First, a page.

Morning Edition
Morning Edition
Monday, May 5, 2008

Minnesota Public Radio Stories

  • Barack ObamaMinnesotans worry Rev. Wright controversy overblown
    Many in St. Paul's African American religious community think the media firestorm has blown the controversy over Rev. Wright's comments and his connection to Barack Obama out of proportion. They are hoping the scandal will not hurt Obama's chances at the polls.6:50 a.m.
  • Eden Prairie High SchoolSex ed curricula all over the map in Minnesota
    About five out of six schools offer sex education in Minnesota.7:20 a.m.
  • Minnesota State CapitolBudget negotiations continue at the State Capitol
    Gov. Pawlenty and legislative leaders met behind closed doors for several hours on both Saturday and Sunday, but reached no agreement on how to solve the state's $935 million projected budget deficit. Minnesota Public Radio's Tom Scheck has been following the developments.7:25 a.m.
  • No one homeA postmortem on a vacant home
    Vincent Peterson knew the house he purchased in St. Paul's Dayton's Bluff neighborhood was a fixer-upper. He says what he didn't know was that he wouldn't be allowed to live in it.7:50 a.m.
  • scrappy guyHigh prices for scrap steel cleaning the landscape
    High prices for scrap steel have helped push a widespread cleanup of the Minnesota landscape this spring.7:55 a.m.
  • Mumps, measles and rubella vaccineMinn. working to prevent a measles outbreak
    There are a number of states dealing with their worst outbreaks of measles in years, and one of those states is nearby Wisconsin. Minnesota health department epidemiologist Kris Ehresmann said so far, Minnesota hasn't had any measles cases this year.8:25 a.m.

National Public Radio Stories

  • Iraq Investigates Weapons Allegations Against Iran
    The Iraqi government is creating a special committee to look into allegations that Iran is funneling arms to Shiite militia groups in Iraq. U.S. military officials say there is evidence of Iranian-supplied munitions, but it's uncertain whether there is complicity by the Iranian government.
  • Last Day of Campaigning for Ind., N.C. Primaries
    Tuesday is the next test for the Democratic presidential candidates, Sens. Hillary Clinton and Barack Obama. NPR's Don Gonyea reports on the final days of campaigning before the Indiana and North Carolina primaries.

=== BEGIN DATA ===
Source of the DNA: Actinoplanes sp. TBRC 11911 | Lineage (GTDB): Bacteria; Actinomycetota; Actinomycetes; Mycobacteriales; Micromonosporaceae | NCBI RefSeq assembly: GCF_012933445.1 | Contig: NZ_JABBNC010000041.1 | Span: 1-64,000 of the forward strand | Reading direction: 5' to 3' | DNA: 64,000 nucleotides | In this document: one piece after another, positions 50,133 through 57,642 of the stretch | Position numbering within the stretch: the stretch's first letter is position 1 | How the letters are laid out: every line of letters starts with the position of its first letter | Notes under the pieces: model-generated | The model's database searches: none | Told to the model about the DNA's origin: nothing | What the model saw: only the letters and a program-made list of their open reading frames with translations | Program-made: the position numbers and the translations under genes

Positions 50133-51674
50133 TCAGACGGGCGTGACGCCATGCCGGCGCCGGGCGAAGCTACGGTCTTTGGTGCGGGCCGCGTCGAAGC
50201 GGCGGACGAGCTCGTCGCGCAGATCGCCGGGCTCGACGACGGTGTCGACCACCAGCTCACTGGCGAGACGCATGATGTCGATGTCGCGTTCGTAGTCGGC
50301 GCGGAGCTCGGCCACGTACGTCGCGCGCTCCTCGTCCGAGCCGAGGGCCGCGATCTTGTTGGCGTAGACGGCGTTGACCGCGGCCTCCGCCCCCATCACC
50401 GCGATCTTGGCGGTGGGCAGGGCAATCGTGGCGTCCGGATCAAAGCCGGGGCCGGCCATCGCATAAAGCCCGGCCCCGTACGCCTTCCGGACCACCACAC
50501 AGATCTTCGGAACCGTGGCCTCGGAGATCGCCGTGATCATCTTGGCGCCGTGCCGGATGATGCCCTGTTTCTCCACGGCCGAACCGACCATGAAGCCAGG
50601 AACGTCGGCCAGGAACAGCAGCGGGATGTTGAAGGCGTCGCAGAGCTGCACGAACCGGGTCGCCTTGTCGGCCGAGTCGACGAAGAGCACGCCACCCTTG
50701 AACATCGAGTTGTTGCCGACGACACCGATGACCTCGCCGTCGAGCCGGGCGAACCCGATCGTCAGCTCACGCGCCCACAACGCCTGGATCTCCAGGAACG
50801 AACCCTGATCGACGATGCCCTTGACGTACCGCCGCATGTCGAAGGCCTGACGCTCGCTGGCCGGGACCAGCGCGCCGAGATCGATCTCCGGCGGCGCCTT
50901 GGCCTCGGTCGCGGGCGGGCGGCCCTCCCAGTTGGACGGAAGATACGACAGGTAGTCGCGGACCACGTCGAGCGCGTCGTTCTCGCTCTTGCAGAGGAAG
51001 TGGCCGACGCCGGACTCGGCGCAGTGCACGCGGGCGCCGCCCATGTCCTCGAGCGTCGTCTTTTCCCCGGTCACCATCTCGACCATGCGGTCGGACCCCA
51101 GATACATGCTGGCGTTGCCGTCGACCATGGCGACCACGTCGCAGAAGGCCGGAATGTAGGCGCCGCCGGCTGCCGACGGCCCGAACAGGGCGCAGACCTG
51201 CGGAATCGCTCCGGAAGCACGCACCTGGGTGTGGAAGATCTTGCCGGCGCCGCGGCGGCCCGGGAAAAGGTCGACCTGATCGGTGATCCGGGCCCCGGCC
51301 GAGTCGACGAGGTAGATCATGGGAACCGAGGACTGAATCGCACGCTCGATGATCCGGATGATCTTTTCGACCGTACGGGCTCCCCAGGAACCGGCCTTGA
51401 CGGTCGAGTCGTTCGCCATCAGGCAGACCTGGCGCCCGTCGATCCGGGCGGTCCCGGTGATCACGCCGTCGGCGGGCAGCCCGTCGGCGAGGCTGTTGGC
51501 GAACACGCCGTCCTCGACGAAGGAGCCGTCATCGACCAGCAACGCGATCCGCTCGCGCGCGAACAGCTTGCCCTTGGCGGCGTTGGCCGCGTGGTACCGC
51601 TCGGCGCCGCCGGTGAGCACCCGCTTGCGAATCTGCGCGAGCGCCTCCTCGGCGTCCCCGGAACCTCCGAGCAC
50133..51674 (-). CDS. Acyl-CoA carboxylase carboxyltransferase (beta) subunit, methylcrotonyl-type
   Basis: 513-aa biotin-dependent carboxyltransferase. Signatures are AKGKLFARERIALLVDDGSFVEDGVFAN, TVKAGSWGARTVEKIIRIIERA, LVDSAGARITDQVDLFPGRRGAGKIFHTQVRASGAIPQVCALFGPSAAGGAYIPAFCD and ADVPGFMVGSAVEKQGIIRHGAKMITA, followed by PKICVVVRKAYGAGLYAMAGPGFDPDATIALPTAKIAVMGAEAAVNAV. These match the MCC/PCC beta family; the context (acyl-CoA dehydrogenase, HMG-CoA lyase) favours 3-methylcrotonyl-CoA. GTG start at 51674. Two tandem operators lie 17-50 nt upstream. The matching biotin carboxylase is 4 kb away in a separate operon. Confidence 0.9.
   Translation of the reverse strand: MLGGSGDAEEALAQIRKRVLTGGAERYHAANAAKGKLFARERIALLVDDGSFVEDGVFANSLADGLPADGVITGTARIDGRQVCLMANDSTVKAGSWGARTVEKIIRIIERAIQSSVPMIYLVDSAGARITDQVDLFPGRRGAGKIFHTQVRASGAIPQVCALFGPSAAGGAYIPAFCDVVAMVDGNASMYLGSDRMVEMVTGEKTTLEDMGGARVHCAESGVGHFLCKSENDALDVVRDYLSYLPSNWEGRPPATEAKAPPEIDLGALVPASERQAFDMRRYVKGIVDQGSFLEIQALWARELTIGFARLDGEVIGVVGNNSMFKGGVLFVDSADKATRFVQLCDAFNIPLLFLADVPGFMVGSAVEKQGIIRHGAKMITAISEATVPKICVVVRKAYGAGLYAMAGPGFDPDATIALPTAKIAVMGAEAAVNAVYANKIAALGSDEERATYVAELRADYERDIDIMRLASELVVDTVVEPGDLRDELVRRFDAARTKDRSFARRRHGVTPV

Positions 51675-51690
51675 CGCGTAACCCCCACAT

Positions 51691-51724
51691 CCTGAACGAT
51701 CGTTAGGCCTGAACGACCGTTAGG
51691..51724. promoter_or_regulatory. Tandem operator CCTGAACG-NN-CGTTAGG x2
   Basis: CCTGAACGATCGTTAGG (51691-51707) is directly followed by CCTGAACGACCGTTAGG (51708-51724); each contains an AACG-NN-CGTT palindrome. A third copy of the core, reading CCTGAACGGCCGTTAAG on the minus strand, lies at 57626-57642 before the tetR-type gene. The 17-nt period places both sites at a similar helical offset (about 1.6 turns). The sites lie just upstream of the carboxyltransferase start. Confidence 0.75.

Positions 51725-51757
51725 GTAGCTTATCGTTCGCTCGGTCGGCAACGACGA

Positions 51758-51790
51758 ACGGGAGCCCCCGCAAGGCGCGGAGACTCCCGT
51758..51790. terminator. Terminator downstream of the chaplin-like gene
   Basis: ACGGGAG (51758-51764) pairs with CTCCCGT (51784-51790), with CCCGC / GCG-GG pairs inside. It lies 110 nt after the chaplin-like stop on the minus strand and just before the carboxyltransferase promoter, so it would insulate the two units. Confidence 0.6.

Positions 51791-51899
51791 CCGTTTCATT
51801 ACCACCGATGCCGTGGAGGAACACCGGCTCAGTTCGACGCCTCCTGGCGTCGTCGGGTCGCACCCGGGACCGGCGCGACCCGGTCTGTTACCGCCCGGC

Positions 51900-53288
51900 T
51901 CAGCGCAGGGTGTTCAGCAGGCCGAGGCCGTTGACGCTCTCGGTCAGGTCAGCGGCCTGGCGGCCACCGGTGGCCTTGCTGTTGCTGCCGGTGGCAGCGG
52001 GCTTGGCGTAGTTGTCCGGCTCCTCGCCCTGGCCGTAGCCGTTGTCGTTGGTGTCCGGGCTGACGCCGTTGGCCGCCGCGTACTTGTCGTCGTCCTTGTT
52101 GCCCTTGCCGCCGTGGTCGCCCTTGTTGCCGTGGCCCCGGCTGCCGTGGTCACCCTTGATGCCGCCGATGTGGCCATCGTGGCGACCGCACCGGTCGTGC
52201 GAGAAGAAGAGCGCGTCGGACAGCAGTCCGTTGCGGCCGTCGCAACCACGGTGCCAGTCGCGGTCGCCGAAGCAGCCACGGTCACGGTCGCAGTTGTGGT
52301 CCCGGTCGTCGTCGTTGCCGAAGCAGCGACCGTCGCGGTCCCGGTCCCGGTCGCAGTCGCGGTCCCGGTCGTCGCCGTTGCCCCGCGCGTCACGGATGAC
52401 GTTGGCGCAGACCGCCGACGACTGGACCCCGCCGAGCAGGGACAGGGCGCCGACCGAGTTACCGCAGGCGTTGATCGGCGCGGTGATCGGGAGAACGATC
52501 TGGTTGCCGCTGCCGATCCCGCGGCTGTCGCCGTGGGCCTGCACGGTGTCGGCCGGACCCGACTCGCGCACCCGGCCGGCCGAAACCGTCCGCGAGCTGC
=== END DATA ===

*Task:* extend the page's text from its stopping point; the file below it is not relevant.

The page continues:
• Dallas Man Exonerated After 27 Years in Prison
    James Lee Woodard walked out of a Texas prison last week after almost three decades behind bars. The state now agrees that Woodard was wrongfully convicted in 1981 of killing a girl he had been dating. Woodard is the 17th man from Dallas to be cleared by DNA evidence.
  • Bolivia's Richest Province Votes for More Autonomy
    Residents of the largest state in Bolivia voted Sunday on a measure seeking greater political and economic autonomy from the central government. President Evo Morales said the vote in Santa Cruz, where there was scattered violence during the balloting, was illegitimate.
  • What Will Come of Talks Between China, Tibetans?
    Representatives of the Chinese government and the Dalai Lama met Monday in South China for a second day of talks to try to resolve their differences. Foreign governments have been pressuring Beijing to open a dialogue with the exiled Tibetan spiritual leader after weeks of riots.
  • Russia Begins Slow Transfer from Putin to Medvedev
    As Russia prepares for a transition of power to a new president, many Americans dismiss Dmitry Medvedev as simply a front-man for Vladimir Putin. But Medvedev, a former oil chief, will likely use Russia's leverage in the energy sector to forge closer ties to China and Europe.
  • What's Next for Yahoo with Microsoft Deal Off?
    Yahoo shareholders — and shareholding employees — would have made a pretty penny if Yahoo CEO Jerry Yang had accepted Microsoft's $47 billion offer, but he didn't. Now Yang has to prove to shareholders that he can boost Yahoo's profits. Microsoft is expected to try to find other ways to boost its Internet business.
  • U.S. Businesses Cash In on Cinco de Mayo
    Cinco de Mayo has become big business in the U.S. as restaurants, bars and party planners turn the red, white and green-themed holiday into a lot of green for themselves.
  • 'Cloud Computing' Puts Computer Resources on Tap
    A new technology aims to make computer power, like electricity, a pay-as-you-go enterprise, potentially bringing supercomputing to the masses. Craig Balding, an information technology security expert for a Fortune 500 company, talks about what is known as "cloud computing."
  • Germans Develop Mobile Smell-O-Phone
    German researchers have patented a chip for sending smells through mobile phones. The chip has been in the works for eight years, and may not be on the market for another two. If it does come out, a spokesperson for a German technology company says people will be able to send the scent of the ocean breeze while on vacation.

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